Retention of commissioner a key Lisbon issue, says Martin
THE RETENTION of an Irish commissioner is among the issues the Government is discussing with EU colleagues in advance of making a decision on another Lisbon Treaty referendum, Minister for Foreign Affairs Micheál Martin said yesterday.
Mr Martin said the Government accepted the decision of the people in the last referendum and they had to be listened to.
"Clearly, that issue of a commissioner was much more than just a commissioner . . . it almost signified what people perceived to be a loss of influence at the table . . . despite the fact that one had Ministers at the table and civil servants at different levels . . .," he said.
Mr Martin said the commissioner issue was not simple and could be easily wished away or dealt with. But it was a significant issue, encapsulating as it did the whole idea of a country being at the table with additional influence brought to bear.
The Government will decide on another referendum in advance of the next European summit, which takes place in Brussels on December 11th and 12th.
Mr Martin said there was no appetite for a fundamental renegotiation of the treaty.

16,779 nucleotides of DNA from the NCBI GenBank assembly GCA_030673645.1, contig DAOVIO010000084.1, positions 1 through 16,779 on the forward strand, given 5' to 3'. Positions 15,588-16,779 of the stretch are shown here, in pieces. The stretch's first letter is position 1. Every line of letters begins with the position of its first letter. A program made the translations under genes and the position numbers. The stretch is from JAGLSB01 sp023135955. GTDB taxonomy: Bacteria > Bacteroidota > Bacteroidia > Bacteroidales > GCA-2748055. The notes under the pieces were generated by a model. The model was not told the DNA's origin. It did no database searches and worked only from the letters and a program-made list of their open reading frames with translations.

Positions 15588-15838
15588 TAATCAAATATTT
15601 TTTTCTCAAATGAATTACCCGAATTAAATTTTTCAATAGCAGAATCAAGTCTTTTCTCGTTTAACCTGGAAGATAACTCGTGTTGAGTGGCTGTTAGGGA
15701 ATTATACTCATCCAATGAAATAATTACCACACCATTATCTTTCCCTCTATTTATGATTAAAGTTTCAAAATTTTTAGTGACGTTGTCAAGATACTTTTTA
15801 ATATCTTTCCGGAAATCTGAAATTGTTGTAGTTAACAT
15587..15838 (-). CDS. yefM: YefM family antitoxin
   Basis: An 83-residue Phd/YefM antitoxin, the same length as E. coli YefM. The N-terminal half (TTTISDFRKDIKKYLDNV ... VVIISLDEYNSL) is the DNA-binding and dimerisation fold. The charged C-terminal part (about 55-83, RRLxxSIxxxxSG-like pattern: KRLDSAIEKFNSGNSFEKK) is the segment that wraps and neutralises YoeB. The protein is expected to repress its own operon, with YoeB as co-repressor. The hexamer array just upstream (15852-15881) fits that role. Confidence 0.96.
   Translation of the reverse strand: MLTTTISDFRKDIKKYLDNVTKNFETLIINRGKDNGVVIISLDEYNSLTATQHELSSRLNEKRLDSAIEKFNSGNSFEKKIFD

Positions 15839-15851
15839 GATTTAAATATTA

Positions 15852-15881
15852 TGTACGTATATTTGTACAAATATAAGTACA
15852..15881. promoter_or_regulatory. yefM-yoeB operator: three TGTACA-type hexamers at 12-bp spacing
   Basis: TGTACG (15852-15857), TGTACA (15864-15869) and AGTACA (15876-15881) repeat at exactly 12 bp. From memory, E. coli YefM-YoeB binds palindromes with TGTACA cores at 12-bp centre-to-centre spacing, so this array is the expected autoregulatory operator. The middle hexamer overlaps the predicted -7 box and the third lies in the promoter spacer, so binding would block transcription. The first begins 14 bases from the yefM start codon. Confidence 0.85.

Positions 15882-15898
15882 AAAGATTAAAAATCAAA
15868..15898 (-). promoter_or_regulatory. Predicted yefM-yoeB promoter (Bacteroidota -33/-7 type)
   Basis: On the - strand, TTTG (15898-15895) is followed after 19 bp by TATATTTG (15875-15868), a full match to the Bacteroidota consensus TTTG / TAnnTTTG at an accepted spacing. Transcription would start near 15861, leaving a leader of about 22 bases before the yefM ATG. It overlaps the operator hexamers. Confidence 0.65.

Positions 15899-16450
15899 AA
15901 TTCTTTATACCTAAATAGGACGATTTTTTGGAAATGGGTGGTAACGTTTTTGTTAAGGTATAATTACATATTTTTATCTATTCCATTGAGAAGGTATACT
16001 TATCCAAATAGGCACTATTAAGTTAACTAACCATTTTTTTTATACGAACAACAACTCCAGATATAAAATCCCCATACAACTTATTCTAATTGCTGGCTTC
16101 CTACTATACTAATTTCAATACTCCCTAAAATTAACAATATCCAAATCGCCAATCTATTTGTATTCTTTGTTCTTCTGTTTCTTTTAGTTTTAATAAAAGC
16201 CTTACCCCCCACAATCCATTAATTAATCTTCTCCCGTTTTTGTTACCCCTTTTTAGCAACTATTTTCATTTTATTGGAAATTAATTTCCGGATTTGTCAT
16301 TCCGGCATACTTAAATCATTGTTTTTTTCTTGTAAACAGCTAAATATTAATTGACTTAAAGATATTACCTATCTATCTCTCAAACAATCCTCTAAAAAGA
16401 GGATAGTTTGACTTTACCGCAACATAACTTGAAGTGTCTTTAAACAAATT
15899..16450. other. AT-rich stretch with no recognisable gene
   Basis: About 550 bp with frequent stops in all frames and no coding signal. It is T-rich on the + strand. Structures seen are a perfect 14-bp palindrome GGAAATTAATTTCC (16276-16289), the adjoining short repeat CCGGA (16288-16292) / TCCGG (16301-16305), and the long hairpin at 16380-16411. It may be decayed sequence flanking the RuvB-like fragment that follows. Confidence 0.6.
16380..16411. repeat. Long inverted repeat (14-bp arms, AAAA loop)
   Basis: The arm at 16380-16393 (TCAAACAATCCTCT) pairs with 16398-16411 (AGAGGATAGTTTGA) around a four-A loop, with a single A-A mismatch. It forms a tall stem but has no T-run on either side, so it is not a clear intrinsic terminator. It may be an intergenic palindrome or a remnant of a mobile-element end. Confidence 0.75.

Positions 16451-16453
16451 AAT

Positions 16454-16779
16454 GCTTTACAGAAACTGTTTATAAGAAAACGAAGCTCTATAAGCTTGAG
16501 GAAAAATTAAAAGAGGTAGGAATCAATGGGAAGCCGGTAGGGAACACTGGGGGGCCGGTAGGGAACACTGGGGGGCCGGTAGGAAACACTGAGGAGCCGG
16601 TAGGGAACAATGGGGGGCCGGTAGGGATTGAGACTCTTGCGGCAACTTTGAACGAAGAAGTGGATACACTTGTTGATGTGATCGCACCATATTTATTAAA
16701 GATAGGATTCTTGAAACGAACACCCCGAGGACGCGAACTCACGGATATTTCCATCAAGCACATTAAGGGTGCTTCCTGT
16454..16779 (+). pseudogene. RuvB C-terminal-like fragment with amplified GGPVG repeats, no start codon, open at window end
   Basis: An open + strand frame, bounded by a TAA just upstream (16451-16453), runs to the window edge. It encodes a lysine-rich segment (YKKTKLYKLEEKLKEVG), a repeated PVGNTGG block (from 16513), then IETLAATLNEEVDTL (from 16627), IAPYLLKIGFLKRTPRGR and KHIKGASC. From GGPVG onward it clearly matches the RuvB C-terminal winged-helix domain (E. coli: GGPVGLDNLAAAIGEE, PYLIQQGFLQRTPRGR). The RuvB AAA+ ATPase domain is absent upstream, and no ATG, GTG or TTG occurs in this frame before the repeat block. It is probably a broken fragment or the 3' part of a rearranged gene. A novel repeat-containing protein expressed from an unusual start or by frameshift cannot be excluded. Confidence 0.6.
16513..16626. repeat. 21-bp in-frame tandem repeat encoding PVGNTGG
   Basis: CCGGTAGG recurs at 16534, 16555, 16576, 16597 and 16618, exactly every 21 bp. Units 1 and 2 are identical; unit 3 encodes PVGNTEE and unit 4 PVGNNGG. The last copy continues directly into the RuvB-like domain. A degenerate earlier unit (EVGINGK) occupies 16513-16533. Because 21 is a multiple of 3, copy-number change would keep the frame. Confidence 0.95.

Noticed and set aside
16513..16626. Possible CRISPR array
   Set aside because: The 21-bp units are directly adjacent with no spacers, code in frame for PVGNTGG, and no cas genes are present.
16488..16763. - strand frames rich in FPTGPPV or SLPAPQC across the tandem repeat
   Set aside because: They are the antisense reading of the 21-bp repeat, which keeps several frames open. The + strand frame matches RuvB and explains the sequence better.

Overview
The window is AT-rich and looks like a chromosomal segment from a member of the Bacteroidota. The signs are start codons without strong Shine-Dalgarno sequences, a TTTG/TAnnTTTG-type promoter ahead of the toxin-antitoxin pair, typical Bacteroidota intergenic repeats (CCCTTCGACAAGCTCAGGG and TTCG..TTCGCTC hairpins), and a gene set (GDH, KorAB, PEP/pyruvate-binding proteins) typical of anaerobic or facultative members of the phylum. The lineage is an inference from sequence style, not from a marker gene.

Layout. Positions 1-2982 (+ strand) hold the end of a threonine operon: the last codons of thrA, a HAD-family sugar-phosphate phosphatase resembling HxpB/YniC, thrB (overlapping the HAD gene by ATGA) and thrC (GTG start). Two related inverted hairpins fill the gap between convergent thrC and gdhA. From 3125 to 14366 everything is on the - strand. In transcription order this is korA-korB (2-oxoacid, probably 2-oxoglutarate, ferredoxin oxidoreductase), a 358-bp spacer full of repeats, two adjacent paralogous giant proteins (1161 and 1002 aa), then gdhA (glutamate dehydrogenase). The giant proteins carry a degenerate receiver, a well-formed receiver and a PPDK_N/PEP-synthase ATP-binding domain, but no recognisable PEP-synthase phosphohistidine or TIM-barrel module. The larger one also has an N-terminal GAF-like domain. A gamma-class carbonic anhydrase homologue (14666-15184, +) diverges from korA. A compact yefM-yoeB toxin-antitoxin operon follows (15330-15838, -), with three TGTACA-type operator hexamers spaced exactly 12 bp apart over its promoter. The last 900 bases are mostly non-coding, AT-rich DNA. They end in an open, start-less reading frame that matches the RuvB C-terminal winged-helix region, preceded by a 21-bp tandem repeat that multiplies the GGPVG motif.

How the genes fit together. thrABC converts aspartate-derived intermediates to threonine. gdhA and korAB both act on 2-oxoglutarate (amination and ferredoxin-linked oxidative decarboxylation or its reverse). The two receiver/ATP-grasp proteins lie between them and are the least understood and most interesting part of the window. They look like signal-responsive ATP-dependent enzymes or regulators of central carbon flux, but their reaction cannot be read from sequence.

The Minister was responding, on the RTÉ Radio programme, Morning Ireland,to The Irish Times/TNS mrbi poll which showed a change in public attitudes since the June referendum.
The poll revealed that 43 per cent of voters would now vote Yes, 39 per cent No, while 18 per cent had no opinion.
In the poll, people were asked how they would vote if the treaty was modified to allow Ireland to retain an EU commissioner and other Irish concerns on neutrality, abortion and taxation were clarified in special declarations.
When the "don't knows" were excluded, the Yes side had 52.5 per cent, with the No side on 47.5 per cent. It compared with the June result of 53.4 per cent No and 46.6 per cent Yes.
Mr Martin described the poll as "a snapshot in time" and he did not think one could read too much into it.
"It is interesting that some of it confirms our own research that we commissioned in the immediate aftermath of the poll earlier this year," he said.
Mr Martin said that the issues which surfaced in the last referendum campaign - the commissioner, neutrality, ethical, social and tax issues - were featuring in discussions the Government was having with the EU presidency and legal counsel over the past number of weeks.
"Those discussions are ongoing and have intensified in recent times," he said.
Asked about the value of declarations on issues such as abortion, taxation and neutrality, Mr Martin said it was important that the issues were dealt with in discussions with European colleagues.
Meanwhile, the European Commission said yesterday that it had taken note of The Irish Times/TNS mrbi poll. The commission added that it was up to the Government to find a way forward ahead of next month's summit.